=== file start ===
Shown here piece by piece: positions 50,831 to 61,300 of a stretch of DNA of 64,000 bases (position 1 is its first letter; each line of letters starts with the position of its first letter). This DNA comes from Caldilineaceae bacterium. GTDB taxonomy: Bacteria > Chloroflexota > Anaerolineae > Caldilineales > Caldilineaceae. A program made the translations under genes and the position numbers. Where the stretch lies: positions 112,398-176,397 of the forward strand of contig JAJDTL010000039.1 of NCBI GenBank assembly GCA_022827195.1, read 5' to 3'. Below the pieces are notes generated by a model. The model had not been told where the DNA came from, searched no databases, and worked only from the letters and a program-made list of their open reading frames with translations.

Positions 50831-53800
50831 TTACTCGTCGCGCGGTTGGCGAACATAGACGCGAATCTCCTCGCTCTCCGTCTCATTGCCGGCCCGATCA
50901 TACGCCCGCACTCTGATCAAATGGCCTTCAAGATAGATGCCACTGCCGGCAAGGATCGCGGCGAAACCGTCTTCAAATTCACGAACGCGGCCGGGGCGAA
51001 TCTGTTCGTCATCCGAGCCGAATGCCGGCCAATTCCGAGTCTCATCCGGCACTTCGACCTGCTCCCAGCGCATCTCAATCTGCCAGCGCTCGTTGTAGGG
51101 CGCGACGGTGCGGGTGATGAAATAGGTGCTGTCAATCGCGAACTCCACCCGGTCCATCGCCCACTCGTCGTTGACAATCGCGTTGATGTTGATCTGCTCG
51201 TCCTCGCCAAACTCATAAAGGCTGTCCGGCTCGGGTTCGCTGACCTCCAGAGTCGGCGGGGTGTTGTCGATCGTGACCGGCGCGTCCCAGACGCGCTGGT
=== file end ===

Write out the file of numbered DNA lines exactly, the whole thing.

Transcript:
Shown here piece by piece: positions 50,831 to 61,300 of a stretch of DNA of 64,000 bases (position 1 is its first letter; each line of letters starts with the position of its first letter). This DNA comes from Caldilineaceae bacterium. GTDB taxonomy: Bacteria > Chloroflexota > Anaerolineae > Caldilineales > Caldilineaceae. A program made the translations under genes and the position numbers. Where the stretch lies: positions 112,398-176,397 of the forward strand of contig JAJDTL010000039.1 of NCBI GenBank assembly GCA_022827195.1, read 5' to 3'. Below the pieces are notes generated by a model. The model had not been told where the DNA came from, searched no databases, and worked only from the letters and a program-made list of their open reading frames with translations.

Positions 50831-53800
50831 TTACTCGTCGCGCGGTTGGCGAACATAGACGCGAATCTCCTCGCTCTCCGTCTCATTGCCGGCCCGATCA
50901 TACGCCCGCACTCTGATCAAATGGCCTTCAAGATAGATGCCACTGCCGGCAAGGATCGCGGCGAAACCGTCTTCAAATTCACGAACGCGGCCGGGGCGAA
51001 TCTGTTCGTCATCCGAGCCGAATGCCGGCCAATTCCGAGTCTCATCCGGCACTTCGACCTGCTCCCAGCGCATCTCAATCTGCCAGCGCTCGTTGTAGGG
51101 CGCGACGGTGCGGGTGATGAAATAGGTGCTGTCAATCGCGAACTCCACCCGGTCCATCGCCCACTCGTCGTTGACAATCGCGTTGATGTTGATCTGCTCG
51201 TCCTCGCCAAACTCATAAAGGCTGTCCGGCTCGGGTTCGCTGACCTCCAGAGTCGGCGGGGTGTTGTCGATCGTGACCGGCGCGTCCCAGACGCGCTGGT